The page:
The teacher strikes could be the future of alt labor
You don't need strong labor laws to walk off the job
Public sector workers could be in for dark days ahead. America awaits a Supreme Court decision that could deal a massive blow to their unions' ability to raise funds and retain members.
Yet in the midst of this potential crisis, major teacher strikes have hit West Virginia, Oklahoma, Kentucky, and maybe Arizona. By suddenly flexing their muscles, teachers in the reddest of red states are showing their fellow public employees a possible path forward — even if the Supreme Court delivers a worst case scenario.
First, some background.
Whenever a majority of workers vote to form a union, labor law requires that union to bargain on behalf of every worker in the unit. (The unit could be a particular workplace, or workers at a cross-section of an industry, depending on the situation.) The union has to fight for the best possible deal for every worker in the represented unit, even if some of those workers aren't members.
In some states, workers who don't join the union that represents them still have to pay certain union fees. But lots of states have passed right-to-work laws, which undo this requirement. Union champions argue this creates a free-rider problem: Unions still have to bargain for everyone, but no longer get the resources they need to effectively do so. Unsurprisingly, wages are lower in right-to-work states than elsewhere.
That brings us to the aforementioned Supreme Court case, Janus v. AFSCME Council 31.
To make a long story short, Janus could turn the entire country into a right-to-work zone when it comes to public employees. Since the mid-century, national union membership has dropped from over 30 percent to around 10 percent. But public employees still have a membership rate of 34.4 percent versus the private sector's 6.5 percent. Worker advocates fear the Supreme Court, with its five-conservative majority, could use Janus to deal a crippling blow to the public sector's holdout of organized labor power.
This is where the teacher strikes come in.
On Monday, hundreds of schools in Oklahoma and Kentucky shut down, canceling classes for hundreds of thousands of students, as teachers rallied to protest low pay and poor public investment. Oklahoma teachers are among the lowest paid in the country, and have sent lawmakers scrambling to meet their demand for a $10,000 pay hike. Kentucky teachers are somewhat better off. But the state government is trying to privatize their retirement plans, sparking the unrest there.
Both protests were clearly inspired by West Virginia public school teachers, who walked off the job by the thousands in February, ultimately squeezing a 5 percent pay increase out of the state legislature.
Then there's Arizona, where pay is also terrible, and teachers are rallying for a 20 percent increase. Teachers wore buttons to the protest reading, "I don't want to strike, but I will."
The significance is that all of these states are right-to-work already. Kentucky became right-to-work last year, and Arizona way back in 1947. West Virginia passed its right-to-work laws in 2016, and Oklahoma did back in 2001. Teachers in these states were able to rally and successfully extract concessions, even when their unions had already suffered whatever damage Janus would inflict on public sector unions nationally.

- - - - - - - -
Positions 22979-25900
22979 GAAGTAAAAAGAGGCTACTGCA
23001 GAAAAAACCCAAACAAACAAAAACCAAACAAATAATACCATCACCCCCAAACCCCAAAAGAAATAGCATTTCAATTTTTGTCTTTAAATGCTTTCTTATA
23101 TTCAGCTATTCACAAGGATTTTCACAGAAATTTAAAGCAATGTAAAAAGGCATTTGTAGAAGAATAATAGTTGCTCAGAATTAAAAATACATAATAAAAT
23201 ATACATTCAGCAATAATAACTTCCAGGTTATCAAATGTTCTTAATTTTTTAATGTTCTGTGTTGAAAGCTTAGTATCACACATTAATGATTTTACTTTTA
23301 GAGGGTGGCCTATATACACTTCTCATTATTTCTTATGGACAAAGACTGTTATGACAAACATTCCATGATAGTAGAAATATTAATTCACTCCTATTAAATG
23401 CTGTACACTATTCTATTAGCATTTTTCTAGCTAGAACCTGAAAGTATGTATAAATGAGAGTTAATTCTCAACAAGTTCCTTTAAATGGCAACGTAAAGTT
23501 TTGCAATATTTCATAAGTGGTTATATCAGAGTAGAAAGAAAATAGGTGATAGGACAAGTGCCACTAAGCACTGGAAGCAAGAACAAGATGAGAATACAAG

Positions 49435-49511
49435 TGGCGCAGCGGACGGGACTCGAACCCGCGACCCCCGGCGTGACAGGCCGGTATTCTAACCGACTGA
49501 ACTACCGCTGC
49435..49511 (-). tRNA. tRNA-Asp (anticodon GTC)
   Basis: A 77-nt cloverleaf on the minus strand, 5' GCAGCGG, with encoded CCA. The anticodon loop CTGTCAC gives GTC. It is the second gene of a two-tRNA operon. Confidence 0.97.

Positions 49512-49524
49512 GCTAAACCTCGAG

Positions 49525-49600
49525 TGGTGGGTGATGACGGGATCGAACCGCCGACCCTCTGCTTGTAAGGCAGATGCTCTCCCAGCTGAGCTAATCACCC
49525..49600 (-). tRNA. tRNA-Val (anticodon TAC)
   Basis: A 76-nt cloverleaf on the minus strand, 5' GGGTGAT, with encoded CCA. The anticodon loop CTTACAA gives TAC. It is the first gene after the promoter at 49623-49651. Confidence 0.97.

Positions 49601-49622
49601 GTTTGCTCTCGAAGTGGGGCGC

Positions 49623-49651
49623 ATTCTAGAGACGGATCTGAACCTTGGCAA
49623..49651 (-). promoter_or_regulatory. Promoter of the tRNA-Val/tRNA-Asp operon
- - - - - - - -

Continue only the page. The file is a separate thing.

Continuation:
In fact, they occasionally pulled it off outside the traditional union framework entirely: When the West Virginia teachers weren't satisfied with the initial deal their union struck with lawmakers, they stayed on the picket lines, resulting in a massive and unauthorized "wildcat" strike. Oklahoma teachers may do the same if their union organizers can't negotiate a proper deal.
There's also precedent here: As Georgetown University historian Joseph McCartin explained to Bloomberg's Josh Eidelson, more than 60 teacher strikes hit between 1945 and 1950. Like today, the educators demanded better pay and often protested without union support or legal protection.
In fact, as union power has declined, this sort of "alt-labor" organizing has often risen to take the helm. For example, the "Fight for 15" movement that's successfully raised pay in numerous cities and states has certainly had help from unions. But given the lack of union density in lots of service sectors like fast food, the movement has often had to organize outside typical union channels.
It's worth remembering that unions are stuck in the right-to-work paradox to begin with because labor law imposes requirements on them as well as on bosses. The point of labor law is to discipline both sides and prevent disputes between employees and employers from devolving into all-out war. But the nationwide assault on workers and unions is undoing that truce. And Janus could accelerate the process.
Eidelson, who has doggedly covered this issue, noted how this could play out:
If more moderate members decline to fund their unions, the remaining members could prove more eager for aggressive action. If unions can’t get the state to guarantee they can collect fees from everyone they’re representing, they could be more hesitant to give the state a guarantee that their members won’t strike. And if some unions give up their right to represent non-members and reboot as 'members-only' groups advocating just for those who pay dues, unions could end up in competition with one another, trying to outdo each other with more militant, demonstrative protests. [Bloomberg]
In fact, should the Supreme Court rule against unions, the very logic of the Janus case would also open up new avenues for unorthodox, and potentially massively disruptive, labor strategies.
Under no circumstances would nationalizing right-to-work rules for public employees be a good thing. But the sudden flood of teachers strikes shows that, if pushed far enough, workers can adapt.